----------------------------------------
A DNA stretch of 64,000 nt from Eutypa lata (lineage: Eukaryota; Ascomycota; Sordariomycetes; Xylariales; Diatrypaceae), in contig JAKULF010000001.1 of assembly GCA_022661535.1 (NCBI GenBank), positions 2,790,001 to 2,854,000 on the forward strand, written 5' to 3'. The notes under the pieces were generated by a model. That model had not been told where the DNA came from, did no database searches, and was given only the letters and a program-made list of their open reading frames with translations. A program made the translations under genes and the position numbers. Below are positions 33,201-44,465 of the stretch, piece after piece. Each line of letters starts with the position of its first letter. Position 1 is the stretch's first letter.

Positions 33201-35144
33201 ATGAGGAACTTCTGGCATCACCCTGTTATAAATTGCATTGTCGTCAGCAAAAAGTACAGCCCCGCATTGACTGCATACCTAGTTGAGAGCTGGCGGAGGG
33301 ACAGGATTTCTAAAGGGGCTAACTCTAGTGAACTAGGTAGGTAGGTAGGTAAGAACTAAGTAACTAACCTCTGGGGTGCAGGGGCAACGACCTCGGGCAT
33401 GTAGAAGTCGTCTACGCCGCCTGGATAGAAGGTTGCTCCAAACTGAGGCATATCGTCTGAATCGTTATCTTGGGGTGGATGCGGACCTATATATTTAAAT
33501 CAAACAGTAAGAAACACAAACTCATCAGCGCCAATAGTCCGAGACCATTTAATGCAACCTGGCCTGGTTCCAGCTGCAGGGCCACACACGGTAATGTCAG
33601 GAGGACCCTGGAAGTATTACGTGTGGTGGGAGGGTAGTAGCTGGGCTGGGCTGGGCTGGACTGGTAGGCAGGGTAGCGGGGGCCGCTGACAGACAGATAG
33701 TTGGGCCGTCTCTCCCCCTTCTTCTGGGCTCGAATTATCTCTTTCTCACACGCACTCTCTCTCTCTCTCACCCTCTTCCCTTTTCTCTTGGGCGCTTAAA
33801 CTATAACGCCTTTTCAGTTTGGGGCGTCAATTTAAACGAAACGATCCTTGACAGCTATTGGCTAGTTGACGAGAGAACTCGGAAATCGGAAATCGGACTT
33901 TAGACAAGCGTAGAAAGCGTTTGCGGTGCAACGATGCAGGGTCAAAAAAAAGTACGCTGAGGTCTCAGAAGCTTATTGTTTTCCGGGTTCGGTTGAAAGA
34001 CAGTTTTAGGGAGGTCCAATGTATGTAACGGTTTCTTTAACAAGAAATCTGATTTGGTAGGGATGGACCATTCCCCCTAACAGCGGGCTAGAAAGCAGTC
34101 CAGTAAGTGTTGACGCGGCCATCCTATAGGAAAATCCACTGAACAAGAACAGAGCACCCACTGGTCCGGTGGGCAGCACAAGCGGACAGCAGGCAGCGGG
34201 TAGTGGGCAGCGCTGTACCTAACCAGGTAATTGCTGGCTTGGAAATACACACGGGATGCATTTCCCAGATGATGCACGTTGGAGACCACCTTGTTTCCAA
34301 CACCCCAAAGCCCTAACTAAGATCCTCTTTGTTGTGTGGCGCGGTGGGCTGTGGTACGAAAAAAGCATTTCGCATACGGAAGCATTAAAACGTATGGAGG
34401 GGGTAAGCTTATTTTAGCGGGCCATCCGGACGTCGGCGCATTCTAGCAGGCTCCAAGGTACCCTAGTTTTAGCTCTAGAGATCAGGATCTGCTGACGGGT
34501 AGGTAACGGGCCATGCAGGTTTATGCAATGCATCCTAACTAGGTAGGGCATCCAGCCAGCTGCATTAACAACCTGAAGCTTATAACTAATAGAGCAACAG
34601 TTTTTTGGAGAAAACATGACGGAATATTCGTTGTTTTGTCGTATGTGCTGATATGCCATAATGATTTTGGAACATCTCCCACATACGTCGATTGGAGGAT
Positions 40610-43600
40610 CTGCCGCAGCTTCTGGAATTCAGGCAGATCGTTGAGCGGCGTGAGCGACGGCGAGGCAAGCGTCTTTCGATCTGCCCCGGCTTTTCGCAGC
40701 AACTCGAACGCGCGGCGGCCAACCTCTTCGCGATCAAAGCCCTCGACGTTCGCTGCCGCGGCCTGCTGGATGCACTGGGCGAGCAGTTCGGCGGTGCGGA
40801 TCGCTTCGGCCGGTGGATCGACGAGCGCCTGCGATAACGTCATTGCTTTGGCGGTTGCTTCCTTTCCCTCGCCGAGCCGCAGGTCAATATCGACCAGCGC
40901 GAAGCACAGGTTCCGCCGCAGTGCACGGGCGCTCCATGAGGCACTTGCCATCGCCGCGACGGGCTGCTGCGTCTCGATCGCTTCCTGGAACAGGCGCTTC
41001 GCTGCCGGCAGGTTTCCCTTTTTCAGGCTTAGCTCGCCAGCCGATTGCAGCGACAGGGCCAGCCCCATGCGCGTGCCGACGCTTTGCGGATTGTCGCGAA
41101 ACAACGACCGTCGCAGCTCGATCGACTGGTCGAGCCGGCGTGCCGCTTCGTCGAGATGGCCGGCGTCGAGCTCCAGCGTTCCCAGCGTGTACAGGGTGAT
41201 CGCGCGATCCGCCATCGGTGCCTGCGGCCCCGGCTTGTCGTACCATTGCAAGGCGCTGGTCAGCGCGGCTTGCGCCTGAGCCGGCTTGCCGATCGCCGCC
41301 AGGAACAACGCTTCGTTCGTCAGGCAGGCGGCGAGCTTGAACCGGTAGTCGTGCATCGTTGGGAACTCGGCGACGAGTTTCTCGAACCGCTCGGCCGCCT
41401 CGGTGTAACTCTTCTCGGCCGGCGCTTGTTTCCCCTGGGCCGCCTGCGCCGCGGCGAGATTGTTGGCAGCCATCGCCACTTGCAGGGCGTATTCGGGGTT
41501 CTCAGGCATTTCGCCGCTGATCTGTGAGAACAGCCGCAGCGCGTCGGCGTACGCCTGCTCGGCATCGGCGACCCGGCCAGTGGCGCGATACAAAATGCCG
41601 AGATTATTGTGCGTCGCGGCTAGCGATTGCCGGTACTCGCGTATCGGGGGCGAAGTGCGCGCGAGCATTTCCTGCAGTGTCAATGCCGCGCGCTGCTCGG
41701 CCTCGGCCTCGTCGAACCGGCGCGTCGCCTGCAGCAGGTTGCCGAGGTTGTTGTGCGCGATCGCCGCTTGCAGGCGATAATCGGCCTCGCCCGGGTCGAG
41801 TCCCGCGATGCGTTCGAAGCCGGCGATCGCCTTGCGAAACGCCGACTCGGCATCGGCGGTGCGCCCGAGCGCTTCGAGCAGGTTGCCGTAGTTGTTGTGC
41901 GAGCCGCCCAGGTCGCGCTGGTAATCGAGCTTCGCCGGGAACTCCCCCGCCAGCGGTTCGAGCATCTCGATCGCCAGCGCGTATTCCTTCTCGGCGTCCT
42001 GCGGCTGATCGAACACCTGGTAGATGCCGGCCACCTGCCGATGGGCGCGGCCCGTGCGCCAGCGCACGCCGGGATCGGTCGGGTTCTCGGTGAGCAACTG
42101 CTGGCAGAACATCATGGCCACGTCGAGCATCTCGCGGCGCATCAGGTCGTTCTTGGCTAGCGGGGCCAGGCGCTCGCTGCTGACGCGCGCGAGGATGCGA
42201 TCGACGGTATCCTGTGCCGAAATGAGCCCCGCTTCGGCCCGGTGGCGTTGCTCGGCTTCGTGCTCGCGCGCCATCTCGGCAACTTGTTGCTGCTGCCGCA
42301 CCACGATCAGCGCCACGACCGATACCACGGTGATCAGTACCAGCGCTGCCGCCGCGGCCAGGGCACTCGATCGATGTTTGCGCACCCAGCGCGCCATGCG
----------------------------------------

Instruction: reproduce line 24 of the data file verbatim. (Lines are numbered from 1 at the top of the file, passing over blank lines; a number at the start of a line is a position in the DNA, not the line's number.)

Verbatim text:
41101 ACAACGACCGTCGCAGCTCGATCGACTGGTCGAGCCGGCGTGCCGCTTCGTCGAGATGGCCGGCGTCGAGCTCCAGCGTTCCCAGCGTGTACAGGGTGAT